According to reports today, sources are claiming that the Foreign Ministers from each country had independently agreed to work with each other to maintain a deal that would benefit both the UK and EU. Despite these positive rumours the Euro remained strong against Sterling following reports that the European Central Bank (ECB) was ready to unwind it’s Quantitative Easing (QE) program this year and was also further strengthened by the news that after months of political uncertainty Germany had finalized a coalition deal to form a Goverment.
Despite not making too much headway against the Euro, Sterling did manage a positive run against the US Dollar. US Producer Price Index data released this afternoon revealed that inflation may not pick up as suggested and was further compounded when Federal Reserve member Bostic said he cannot see the Federal Reserve raising interest rates three times in 2018. This has helped to boost GBP/USD exchange rates to pre-referendum levels.
What to look out for next week
Given that Sterling has been driven by international affairs for the majority of this week, attention now turns to domestic data once more. Next week’s primary focus will be December’s Consumer Price Index report and Retail Sales data, which give a detailed insight into consumer spending and household income levels.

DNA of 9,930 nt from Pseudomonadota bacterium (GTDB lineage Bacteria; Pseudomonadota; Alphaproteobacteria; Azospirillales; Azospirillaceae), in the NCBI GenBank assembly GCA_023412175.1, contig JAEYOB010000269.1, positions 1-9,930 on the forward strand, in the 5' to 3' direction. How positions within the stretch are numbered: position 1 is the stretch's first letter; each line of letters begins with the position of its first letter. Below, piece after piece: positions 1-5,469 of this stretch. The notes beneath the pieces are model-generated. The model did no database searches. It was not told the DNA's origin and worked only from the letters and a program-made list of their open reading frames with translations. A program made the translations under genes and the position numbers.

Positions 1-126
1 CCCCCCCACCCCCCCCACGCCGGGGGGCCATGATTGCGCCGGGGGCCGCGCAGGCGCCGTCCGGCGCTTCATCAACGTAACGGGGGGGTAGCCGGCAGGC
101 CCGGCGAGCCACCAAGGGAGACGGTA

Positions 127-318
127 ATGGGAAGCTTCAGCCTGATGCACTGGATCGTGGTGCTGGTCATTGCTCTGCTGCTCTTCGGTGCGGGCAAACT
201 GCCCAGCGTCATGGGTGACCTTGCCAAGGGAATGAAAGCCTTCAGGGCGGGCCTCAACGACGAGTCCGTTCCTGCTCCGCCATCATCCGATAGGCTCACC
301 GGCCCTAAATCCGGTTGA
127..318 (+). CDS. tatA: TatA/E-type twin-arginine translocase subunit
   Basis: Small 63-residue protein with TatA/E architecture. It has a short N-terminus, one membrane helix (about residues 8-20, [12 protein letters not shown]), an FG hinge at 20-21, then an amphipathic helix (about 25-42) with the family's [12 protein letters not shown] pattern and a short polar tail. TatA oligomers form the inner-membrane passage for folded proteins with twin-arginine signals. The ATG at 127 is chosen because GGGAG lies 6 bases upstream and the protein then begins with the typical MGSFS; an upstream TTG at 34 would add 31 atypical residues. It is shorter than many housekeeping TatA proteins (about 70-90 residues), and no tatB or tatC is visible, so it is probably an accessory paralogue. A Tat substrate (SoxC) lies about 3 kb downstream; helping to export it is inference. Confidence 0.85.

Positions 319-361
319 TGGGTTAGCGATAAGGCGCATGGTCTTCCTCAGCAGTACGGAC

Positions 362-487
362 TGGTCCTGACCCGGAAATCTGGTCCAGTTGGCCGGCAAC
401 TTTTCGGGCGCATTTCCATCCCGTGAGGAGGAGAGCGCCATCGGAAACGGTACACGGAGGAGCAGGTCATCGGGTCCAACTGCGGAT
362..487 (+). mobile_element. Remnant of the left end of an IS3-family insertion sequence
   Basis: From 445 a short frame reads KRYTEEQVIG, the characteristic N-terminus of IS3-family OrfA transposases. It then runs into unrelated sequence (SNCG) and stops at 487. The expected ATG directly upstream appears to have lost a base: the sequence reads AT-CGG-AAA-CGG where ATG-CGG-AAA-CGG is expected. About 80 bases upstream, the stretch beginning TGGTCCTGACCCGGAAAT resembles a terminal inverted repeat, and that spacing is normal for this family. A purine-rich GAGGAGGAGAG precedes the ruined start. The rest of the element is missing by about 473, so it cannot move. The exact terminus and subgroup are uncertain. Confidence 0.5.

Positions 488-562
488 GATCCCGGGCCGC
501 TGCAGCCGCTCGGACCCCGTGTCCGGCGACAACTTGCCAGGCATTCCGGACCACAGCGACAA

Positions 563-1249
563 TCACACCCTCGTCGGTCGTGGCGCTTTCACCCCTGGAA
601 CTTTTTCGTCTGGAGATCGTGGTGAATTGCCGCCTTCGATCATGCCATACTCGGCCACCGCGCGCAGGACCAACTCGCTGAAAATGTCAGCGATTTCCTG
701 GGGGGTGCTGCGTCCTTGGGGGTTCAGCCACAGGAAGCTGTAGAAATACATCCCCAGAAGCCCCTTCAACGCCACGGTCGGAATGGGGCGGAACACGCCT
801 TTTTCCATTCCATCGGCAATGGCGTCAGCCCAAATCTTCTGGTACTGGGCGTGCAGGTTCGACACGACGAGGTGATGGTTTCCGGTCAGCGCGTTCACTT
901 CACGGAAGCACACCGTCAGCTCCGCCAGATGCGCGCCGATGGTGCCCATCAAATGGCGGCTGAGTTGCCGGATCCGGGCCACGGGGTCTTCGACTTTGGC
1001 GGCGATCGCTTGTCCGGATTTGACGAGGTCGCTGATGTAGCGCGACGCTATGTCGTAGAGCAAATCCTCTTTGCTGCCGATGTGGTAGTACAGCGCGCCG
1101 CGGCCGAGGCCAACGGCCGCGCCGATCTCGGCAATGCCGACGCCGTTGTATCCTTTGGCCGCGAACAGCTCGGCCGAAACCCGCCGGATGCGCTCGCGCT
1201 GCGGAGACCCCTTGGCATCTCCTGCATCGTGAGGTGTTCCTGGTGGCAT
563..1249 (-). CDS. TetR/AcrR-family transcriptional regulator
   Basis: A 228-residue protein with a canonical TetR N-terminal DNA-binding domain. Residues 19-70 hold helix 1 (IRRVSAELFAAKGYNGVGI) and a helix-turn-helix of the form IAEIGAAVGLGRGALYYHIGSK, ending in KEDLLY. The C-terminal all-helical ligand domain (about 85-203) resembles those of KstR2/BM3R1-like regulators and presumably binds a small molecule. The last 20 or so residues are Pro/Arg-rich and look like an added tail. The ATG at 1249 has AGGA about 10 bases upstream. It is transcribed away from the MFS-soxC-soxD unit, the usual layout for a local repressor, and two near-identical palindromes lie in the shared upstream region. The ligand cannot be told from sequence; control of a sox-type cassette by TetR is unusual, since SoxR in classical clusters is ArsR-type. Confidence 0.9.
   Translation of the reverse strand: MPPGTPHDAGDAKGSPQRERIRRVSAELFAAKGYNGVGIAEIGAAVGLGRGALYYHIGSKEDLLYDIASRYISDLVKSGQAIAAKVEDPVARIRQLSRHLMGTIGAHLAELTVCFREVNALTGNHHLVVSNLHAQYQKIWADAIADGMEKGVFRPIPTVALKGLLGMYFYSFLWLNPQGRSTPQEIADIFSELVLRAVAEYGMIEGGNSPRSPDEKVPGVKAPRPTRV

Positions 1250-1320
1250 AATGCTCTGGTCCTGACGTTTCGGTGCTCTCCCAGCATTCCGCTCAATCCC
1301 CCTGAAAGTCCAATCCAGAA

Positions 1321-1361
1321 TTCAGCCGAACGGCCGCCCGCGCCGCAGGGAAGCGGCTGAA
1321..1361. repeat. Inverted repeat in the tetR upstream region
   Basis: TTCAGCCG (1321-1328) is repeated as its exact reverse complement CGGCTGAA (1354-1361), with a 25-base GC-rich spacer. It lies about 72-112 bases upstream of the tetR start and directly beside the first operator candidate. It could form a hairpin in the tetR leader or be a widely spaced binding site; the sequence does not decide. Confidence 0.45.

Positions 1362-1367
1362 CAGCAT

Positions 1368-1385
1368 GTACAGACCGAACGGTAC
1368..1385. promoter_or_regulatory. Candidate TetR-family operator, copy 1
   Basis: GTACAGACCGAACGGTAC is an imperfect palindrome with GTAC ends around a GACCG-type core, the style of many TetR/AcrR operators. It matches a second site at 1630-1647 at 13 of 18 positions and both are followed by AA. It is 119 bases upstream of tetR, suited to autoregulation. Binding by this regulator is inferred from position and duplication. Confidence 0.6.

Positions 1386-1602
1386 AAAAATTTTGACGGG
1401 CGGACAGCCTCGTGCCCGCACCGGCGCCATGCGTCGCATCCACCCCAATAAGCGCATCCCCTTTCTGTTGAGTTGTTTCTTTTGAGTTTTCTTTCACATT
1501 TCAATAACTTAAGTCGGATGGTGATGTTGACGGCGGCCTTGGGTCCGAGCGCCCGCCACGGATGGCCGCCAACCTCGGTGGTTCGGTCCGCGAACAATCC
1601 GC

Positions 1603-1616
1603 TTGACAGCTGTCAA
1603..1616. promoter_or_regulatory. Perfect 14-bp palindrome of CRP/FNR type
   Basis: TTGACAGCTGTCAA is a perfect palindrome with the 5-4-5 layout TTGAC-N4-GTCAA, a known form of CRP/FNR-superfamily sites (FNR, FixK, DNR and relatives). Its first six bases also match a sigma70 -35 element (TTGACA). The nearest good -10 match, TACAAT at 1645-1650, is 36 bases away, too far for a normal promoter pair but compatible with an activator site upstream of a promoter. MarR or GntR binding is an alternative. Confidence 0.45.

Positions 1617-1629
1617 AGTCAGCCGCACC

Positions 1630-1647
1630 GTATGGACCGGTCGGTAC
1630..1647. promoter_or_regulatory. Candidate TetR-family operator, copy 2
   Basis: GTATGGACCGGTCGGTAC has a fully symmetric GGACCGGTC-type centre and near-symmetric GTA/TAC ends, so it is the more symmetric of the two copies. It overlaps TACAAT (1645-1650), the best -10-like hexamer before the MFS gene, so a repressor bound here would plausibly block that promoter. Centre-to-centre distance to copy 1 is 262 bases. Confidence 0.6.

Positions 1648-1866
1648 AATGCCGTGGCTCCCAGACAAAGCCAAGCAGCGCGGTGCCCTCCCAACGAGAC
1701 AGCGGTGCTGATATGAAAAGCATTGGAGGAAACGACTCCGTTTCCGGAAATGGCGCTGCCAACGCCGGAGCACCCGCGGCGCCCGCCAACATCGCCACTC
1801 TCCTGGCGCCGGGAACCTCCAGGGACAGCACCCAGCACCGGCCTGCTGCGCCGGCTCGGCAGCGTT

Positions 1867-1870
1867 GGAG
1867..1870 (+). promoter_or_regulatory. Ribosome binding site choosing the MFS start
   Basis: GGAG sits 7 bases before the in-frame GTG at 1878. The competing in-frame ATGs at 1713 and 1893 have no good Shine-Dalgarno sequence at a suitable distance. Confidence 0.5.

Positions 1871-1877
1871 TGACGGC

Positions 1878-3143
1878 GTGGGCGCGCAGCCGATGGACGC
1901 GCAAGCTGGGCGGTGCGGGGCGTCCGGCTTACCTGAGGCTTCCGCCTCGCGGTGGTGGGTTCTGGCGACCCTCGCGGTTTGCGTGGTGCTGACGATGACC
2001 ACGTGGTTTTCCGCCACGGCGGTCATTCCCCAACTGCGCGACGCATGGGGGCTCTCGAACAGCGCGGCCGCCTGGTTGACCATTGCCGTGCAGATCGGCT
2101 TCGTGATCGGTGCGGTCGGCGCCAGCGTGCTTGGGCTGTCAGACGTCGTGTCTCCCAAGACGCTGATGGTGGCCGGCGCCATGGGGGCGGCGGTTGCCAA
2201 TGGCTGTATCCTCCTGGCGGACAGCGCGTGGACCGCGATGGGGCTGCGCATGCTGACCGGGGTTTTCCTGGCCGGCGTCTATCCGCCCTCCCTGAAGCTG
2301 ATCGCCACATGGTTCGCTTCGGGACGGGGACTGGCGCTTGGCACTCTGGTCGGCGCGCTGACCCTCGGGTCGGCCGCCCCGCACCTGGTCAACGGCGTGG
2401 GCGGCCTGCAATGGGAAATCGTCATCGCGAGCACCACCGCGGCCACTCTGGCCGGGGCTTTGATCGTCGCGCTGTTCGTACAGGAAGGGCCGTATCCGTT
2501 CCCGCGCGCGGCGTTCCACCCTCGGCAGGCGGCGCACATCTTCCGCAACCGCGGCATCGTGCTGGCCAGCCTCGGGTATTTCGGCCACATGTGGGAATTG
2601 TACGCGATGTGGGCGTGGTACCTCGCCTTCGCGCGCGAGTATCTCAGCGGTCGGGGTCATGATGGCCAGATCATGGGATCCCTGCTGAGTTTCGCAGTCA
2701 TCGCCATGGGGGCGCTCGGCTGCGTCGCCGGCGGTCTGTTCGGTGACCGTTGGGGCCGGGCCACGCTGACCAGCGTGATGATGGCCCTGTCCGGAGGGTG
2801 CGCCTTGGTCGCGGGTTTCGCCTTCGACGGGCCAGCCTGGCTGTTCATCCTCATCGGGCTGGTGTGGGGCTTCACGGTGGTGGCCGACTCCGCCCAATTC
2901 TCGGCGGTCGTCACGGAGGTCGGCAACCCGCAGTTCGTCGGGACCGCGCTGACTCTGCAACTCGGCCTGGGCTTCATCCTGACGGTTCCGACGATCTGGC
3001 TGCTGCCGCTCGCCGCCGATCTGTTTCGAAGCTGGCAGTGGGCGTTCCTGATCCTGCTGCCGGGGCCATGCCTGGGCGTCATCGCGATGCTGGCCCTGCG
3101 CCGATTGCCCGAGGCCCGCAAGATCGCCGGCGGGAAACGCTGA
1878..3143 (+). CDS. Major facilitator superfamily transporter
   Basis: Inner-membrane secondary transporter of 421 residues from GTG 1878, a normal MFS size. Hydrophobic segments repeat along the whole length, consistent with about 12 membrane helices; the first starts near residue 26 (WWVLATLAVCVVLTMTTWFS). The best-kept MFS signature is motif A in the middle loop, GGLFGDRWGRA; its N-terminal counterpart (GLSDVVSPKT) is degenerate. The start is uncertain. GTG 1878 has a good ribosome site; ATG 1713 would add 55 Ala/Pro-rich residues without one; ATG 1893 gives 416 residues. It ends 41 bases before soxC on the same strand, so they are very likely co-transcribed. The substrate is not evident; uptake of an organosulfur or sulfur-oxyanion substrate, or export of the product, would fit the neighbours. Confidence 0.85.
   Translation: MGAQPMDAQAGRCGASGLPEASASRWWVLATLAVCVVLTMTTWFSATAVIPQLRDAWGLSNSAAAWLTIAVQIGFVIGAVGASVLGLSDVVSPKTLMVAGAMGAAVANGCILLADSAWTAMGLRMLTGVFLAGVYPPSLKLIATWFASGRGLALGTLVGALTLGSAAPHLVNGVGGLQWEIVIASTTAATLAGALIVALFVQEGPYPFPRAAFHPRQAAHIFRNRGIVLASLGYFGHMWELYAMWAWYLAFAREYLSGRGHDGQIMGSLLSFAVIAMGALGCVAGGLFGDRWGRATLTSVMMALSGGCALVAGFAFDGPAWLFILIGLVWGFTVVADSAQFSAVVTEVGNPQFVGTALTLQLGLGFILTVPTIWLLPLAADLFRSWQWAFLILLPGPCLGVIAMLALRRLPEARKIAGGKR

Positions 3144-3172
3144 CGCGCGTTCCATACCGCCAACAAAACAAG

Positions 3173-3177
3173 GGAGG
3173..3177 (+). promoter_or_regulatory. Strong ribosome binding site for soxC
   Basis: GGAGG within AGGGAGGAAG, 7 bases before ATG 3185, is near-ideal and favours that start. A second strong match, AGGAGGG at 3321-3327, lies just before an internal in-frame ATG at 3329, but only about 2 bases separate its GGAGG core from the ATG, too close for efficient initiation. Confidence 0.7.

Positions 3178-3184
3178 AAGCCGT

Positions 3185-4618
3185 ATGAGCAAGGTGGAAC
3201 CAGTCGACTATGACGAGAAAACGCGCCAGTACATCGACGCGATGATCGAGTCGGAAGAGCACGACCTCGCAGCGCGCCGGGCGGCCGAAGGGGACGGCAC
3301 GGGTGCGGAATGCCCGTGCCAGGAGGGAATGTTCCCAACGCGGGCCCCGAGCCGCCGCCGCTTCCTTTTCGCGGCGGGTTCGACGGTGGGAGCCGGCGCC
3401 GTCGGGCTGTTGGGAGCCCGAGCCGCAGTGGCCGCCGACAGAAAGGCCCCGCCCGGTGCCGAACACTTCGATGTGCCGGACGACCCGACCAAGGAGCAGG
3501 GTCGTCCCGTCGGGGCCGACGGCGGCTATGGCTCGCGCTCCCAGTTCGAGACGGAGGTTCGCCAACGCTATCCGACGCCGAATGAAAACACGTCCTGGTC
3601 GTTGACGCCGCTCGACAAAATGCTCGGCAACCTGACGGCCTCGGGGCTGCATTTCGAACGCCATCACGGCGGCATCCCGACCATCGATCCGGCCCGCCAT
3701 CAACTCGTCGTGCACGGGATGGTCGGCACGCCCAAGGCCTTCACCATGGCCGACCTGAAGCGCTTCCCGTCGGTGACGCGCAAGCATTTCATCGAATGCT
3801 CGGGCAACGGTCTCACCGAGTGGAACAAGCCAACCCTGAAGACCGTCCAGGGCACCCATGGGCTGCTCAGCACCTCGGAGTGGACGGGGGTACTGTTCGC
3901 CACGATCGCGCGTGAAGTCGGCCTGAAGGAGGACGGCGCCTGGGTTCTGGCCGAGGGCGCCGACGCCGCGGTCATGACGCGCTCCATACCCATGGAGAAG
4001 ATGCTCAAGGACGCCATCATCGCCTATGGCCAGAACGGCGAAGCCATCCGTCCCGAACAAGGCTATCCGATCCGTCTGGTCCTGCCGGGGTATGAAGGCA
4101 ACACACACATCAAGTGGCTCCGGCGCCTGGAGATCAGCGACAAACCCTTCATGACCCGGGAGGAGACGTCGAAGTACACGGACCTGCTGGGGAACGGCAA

Inflation in the UK is currently sat at 3.1%, overshooting the Bank of England’s target of 2%. These figures are likely to be heavily scrutinised, as policymakers are likely to get uncomfortable if the current level of inflation in the UK stays at this level for too long.
Despite a busy and influential week for data next week, the biggest mover of GBP exchange rates will remain to be Brexit. As the bill makes it way through Parliament I would expect key figures to have their say which will ultimately move Sterling. Interesting times for anyone currently holding Sterling.